Frank Little (unionist)
|Died||August 1, 1917
Frank Little (1879-August 1, 1917) was an American labor leader who was lynched in Butte, Montana in 1917 for his union and anti-war activities. He joined the Industrial Workers of the World (IWW) in 1906, organizing miners, lumberjacks, and oil field workers. He was a member of the union's Executive Board at the time of his death.
Frank Little was born in 1879. Not much is known about his family background, but he told friends that he had "Indian blood" and his mother was part Native American. He was a union organizer with the Western Federation of Miners before becoming active with the Industrial Workers of the World in 1906. He took part in the free speech campaigns in Missoula, Fresno, and Spokane and was involved in organizing lumberjacks, metal miners and oil field workers into industrial unions. On one occasion, he was sentenced to 30 days in prison for reading the Declaration of Independence on a street corner. In 1910, Little successfully organized unskilled fruit workers in the San Joaquin Valley. By 1916, Little was a member of the IWW's General Executive Board.
Little was a strong opponent of World War I. While General Secretary-Treasurer William Haywood and members of the General Executive Board shared Little's opinions about the war, there was disagreement about whether to proceed directly with anti-war agitation. When the US joined the war, in April 1917, Ralph Chaplin, the editor of the IWW's newspaper Solidarity, claimed that opposing the draft would destroy the IWW by visiting government repression upon the union the likes of which had not before been seen. Other Board members argued further that organized labor would not have the power to stop the war until more workers were organized, and the union should continue to focus on organizing workers at the point of production, even where it might incidentally impede the war effort. Little refused to back down on this issue and argued that: "...the IWW is opposed to all wars, and we must use all our power to prevent the workers from joining the army." He later called soldiers serving in in Europe "Uncle Sam's scabs in uniform."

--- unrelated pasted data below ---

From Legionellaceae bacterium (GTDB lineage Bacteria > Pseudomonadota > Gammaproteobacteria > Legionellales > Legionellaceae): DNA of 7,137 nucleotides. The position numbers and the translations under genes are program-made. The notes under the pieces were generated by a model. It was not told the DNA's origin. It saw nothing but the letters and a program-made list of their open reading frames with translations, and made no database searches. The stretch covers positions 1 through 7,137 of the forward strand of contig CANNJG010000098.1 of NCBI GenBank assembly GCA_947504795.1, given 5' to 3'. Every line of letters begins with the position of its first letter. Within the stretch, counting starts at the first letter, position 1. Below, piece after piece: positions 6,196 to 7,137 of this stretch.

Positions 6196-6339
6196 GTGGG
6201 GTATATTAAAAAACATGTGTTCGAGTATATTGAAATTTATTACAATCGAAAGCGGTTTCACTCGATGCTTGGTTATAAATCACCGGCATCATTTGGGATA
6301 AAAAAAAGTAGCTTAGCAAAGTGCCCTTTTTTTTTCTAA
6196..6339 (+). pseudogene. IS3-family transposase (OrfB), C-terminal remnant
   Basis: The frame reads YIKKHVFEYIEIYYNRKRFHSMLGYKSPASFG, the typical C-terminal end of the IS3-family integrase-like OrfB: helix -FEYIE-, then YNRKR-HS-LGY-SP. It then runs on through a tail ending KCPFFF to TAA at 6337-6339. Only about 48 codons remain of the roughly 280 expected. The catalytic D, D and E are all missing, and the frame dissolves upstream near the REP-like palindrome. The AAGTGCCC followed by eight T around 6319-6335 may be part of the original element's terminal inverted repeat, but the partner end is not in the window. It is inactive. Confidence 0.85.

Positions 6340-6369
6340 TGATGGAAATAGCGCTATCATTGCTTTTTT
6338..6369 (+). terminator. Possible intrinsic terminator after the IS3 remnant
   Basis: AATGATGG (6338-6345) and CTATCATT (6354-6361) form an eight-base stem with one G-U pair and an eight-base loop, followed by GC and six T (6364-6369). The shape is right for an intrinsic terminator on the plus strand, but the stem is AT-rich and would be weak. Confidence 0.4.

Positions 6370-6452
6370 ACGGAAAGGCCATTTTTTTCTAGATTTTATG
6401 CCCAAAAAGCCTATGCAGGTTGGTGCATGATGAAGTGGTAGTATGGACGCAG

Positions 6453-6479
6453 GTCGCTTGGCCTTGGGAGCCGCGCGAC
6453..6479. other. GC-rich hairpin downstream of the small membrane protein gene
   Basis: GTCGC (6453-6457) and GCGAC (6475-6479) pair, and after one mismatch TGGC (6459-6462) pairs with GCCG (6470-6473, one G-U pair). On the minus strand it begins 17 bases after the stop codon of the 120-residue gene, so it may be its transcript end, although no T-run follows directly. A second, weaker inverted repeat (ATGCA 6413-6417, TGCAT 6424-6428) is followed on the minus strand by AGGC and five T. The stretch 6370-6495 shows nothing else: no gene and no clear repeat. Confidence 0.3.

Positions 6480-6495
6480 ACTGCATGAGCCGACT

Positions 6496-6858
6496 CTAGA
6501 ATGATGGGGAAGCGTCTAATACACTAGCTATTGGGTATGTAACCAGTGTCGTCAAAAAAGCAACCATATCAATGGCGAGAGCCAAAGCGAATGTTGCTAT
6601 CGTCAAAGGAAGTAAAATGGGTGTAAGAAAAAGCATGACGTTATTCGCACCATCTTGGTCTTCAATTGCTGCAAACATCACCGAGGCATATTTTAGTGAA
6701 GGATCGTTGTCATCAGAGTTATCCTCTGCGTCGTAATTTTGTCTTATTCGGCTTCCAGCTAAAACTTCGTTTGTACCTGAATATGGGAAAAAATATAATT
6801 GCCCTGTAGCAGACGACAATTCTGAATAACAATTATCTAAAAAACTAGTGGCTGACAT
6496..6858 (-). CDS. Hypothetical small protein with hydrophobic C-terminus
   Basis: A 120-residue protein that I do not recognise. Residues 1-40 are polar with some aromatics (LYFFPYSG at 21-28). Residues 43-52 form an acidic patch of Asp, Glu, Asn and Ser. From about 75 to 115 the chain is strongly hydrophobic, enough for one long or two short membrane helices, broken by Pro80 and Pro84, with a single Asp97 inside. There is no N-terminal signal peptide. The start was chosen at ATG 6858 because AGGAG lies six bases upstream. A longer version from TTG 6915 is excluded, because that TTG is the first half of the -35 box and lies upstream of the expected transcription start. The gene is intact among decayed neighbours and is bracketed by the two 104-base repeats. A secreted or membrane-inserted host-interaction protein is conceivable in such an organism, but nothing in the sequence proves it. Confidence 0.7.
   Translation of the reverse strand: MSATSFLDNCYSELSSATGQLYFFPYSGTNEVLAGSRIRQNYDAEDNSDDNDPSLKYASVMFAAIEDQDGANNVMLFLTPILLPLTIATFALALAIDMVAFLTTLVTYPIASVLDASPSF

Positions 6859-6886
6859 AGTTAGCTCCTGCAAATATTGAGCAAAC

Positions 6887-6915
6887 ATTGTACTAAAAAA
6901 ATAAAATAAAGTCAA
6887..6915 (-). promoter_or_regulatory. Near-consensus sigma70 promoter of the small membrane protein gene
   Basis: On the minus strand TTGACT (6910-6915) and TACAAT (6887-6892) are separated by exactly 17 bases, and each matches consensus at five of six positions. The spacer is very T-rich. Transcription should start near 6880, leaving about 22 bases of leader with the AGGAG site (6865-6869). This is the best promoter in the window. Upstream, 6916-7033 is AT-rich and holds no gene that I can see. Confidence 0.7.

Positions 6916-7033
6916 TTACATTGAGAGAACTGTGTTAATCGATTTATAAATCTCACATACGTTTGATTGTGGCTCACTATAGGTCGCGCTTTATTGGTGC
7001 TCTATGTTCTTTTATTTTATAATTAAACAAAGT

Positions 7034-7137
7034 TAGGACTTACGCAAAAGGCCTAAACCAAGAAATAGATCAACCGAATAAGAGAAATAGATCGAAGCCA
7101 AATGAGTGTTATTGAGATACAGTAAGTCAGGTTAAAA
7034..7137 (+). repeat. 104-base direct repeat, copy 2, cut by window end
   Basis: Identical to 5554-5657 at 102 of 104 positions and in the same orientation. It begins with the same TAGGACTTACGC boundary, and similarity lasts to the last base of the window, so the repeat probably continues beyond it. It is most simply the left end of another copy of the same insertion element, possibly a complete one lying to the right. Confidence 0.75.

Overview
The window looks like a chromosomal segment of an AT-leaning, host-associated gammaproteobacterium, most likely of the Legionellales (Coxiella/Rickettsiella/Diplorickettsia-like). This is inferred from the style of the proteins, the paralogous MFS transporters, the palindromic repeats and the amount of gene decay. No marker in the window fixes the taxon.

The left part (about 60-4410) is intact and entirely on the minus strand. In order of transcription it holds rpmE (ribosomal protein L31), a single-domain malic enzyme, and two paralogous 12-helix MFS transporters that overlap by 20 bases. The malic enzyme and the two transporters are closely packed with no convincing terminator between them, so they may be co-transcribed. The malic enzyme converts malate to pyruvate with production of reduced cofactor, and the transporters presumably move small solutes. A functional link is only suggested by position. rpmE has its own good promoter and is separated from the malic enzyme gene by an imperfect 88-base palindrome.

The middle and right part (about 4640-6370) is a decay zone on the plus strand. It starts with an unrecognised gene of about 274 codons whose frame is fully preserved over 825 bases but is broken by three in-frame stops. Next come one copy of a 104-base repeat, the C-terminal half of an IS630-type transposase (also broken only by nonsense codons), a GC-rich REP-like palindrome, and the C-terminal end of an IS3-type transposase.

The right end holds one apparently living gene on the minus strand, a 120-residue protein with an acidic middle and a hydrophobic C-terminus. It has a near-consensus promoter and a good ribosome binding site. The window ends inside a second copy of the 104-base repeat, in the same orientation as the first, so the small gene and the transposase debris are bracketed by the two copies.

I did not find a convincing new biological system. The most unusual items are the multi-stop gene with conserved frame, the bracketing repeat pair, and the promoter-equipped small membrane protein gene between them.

In early July 1917, Little arrived in Butte, Montana, to help organize a copper miners union and lead a mineers' strike against the Anaconda Copper Company. In the early hours of August 1, 1917, six masked men broke into Little's hotel room. He was beaten, tied by rope to a car, and dragged out of town, where he was lynched from a railroad trestle. A note with the words "First and last warning" was pinned to his chest, along with the initials of other union leaders, and the numbers 3-7-77 (a vigilante code famously used by the vigilance committee of Virginia City, Montana).
It was widely believed that Pinkerton agents were involved, but no serious attempt was made by the police to catch Little's murderers. His funeral procession was followed by thousands as he was laid to rest in Butte's Mountain View Cemetery.
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